By FRANCO PANIZO
The outcome of friendlies might be meaningless in the grand scheme of things, but don’t tell Jurgen Klinsmann and the U.S. Men’s National Team that. Not after their recent few games.
After failing to win any of its last five exhibition matches dating back to October, the U.S. is in sore need of a victory in order to ease off some pressure from concerned fans and restore confidence that the team is headed in the right direction. The Americans will get their chance to right the ship on Sunday, as they close out their month-long winter camp by hosting CONCACAF foe Panama at StubHub Center.
For the U.S., the friendly will serve as more than just an opportunity to taste victory for the first time since September. Klinsmann is sure to continue to look at a number of the younger and lesser experienced players in his current squad, with Gyasi Zardes, Steve Birnbaum and Wil Trapp all likely to see the field after making their international debuts in last week’s 3-2 road loss vs. Chile.
How all the Americans, old and new, look from a fitness standpoint in this game has become a main talking point, however. Klinsmann has been critical of how some of his players are not in tip-top game-shape in recent days, and pointed to that as a big reason for why they were bested by the Chileans.
In that game in Rancagua, a familiar issue resurfaced. The U.S. was unable to maintain the same kind of tempo that it showed at the start of the match, and was pinned deep in its own half for much of the closing 45 minutes before surrendering its 2-1 halftime lead to the hosts.
Panama will not provide the same type of challenge as the dynamic Chileans, but Klinsmann and the Americans know that anything short of a complete performance from them could lead to another disappointment.
“The most important is if we put in the effort we’re good enough to get a result, but the effort has to be there for 90 minutes,” said forward Jozy Altidore. “We’ve played the last few games 75 minutes, 70, but at this level, you saw at the World Cup, you have to play the full game.”
While the conversation over the past week has been steered towards the fitness aspect of the game, another main subplot in this friendly vs. the Panamanians will be whether Klinsmann sticks with the new-look formation he trotted out in Chile or tries something else.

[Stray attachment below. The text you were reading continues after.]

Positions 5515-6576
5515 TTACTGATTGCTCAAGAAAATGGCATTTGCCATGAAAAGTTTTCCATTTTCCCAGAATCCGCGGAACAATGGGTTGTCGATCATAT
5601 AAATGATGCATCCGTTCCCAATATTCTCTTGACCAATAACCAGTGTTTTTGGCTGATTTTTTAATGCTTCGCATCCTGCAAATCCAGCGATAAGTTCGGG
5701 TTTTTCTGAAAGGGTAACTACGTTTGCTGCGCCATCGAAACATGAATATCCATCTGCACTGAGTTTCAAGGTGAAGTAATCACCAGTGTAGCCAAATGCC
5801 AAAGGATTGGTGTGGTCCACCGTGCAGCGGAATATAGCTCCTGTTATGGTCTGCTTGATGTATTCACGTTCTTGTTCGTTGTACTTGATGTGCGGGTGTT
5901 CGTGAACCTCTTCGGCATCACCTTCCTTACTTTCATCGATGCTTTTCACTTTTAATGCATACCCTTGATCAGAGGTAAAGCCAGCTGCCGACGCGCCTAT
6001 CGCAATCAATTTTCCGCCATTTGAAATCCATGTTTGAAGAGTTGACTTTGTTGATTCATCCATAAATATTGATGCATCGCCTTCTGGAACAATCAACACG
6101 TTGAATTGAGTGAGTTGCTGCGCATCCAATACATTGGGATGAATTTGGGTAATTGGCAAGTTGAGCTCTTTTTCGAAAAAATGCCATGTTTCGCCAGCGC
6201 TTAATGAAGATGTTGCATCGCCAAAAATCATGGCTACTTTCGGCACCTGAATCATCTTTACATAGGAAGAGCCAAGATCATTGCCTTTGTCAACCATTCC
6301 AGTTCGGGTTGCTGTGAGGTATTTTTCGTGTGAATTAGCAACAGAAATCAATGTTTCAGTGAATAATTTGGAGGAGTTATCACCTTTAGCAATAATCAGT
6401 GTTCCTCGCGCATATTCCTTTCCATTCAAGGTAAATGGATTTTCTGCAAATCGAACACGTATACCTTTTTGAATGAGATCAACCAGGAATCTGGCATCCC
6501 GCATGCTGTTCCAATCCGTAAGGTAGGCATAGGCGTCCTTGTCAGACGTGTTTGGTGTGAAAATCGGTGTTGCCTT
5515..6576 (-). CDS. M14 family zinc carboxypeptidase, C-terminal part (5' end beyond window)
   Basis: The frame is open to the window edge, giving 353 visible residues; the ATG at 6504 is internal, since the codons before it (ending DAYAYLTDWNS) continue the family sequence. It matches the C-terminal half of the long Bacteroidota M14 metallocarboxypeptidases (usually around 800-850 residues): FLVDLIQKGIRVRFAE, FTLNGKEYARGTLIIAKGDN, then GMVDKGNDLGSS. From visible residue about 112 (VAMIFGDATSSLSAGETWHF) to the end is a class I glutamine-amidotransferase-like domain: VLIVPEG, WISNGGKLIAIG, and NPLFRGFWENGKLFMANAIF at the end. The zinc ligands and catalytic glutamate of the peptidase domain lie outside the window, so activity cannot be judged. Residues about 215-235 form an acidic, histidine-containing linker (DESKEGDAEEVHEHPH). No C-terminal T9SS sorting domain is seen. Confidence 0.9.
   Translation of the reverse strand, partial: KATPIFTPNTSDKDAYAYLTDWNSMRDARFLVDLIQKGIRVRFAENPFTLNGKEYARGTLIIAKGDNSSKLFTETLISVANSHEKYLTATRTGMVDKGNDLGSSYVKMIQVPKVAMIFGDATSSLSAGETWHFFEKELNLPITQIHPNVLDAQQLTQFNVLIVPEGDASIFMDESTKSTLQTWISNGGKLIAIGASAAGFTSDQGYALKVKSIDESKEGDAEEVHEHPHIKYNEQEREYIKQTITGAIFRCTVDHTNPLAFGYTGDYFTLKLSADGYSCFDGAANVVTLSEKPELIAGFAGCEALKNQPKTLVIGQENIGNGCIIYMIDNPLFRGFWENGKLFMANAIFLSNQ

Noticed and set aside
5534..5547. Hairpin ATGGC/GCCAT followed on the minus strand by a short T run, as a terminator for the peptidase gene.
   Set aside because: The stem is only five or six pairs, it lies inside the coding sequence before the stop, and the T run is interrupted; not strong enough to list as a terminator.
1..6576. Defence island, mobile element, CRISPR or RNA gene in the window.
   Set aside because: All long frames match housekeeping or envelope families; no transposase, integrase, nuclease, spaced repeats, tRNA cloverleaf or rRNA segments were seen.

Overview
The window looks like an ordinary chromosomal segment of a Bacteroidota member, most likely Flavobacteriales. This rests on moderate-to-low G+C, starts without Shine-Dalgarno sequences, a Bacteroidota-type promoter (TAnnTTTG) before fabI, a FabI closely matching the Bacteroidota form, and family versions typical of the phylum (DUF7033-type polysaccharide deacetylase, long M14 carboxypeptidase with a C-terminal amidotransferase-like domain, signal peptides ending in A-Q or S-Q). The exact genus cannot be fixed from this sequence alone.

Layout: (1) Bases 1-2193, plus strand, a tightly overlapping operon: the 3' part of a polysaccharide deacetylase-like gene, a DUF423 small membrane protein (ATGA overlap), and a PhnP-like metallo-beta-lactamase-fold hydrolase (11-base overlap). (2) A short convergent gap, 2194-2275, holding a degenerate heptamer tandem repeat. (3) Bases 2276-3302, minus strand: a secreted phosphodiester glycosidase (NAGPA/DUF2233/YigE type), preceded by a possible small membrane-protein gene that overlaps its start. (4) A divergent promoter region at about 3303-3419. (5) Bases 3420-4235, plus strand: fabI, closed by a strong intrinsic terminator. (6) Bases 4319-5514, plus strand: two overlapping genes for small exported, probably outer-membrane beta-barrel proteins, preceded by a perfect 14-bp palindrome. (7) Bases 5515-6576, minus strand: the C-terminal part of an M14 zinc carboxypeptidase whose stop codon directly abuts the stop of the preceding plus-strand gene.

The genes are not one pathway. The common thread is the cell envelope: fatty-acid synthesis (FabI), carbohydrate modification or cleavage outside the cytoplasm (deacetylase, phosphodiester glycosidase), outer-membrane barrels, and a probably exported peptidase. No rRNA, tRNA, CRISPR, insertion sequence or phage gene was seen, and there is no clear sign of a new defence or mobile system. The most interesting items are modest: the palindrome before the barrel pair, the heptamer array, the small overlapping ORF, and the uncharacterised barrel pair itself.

Klinsmann went with a 3-5-2 down in South America, and though there were some promising moments in the attack in the first half, the U.S. struggled heavily on defense before switching to its more conventional 4-4-2 setup.
It’s unclear which way Klinsmann will line his players up on Sunday, but the 3-5-2 has not been ruled out yet.
“We just want to have this card in our pocket when we need it so the defenders have to deal with it,” said Klinsmann. “It’s a different setup and a different approach, as well as if you play a 4-4-2 or a 4-3-3 or a different 4-4-2 with a diamond. For us, it’s important that they learn how to play different systems without changing our general approach that we want to take the game to our opponent.
“We want to play from the back, keep the tempo high, which I think we did very, very well for 60 minutes in Chile. They were very impressed by the way we played that game. We switched to a 4-4-2 for the second half because they were one man up in midfield, we didn’t control that anymore, and too many balls were coming in by process. That’s why we made that decision, which still was the right decision to do, but obviously the result at the end of the day didn’t give you the argument.”
No matter the formation the U.S. goes with, Panama should provide a good test in Carson, California. With MLS-based veterans like Blas Perez, Jaime Penedo and Gabriel Torres all available for selection, the Panamanians have enough talent to extend the Americans’ winless streak.
Like Klinsmann, Panama head coach Hernan Dario Gomez could also give time to some of his top up-and-coming players. Several promising youngsters have been included in the roster, and may earn minutes as Gomez attempts to identify which of them might be ready to contribute at this summer’s CONCACAF Gold Cup.
“I think over the last couple of years what they’ve done is impressive,” said Klinsmann. “You saw it on a younger note with the Under-20 team, they’re bringing players through the pipeline that are hungry, that are physical, that are able to go high tempo, but also that are inspirational. They’re very gifted, their young players, and some of them are here out of that U-20 group actually.
“We will fight with them in the Gold Cup and so, for us, it’s a great opportunity to kind of see where they are, where we are, in the early stage of the season. They’re similar to Chile; they are in the middle of their season. We are just starting the season now, but I think it’s a good benchmark to have and we have respect for them.”
The Americans might know how dangerous Panama can be, but anything short of victory at home will prove discouraging and add more fuel to the fire of disgruntled U.S. fans. Klinsmann’s side is long overdue for a win, but will need to put forth its first complete performance in a while in order to knock off a familiar foe.
“I think it’s become a tough game,” said Altidore. “They’re very athletic, and if we’re not careful maybe we won’t get a result in this game as well. We need to understand that it’s a team that’s going to come in with a lot of emotion and play to win the game, so we have to be on our toes.”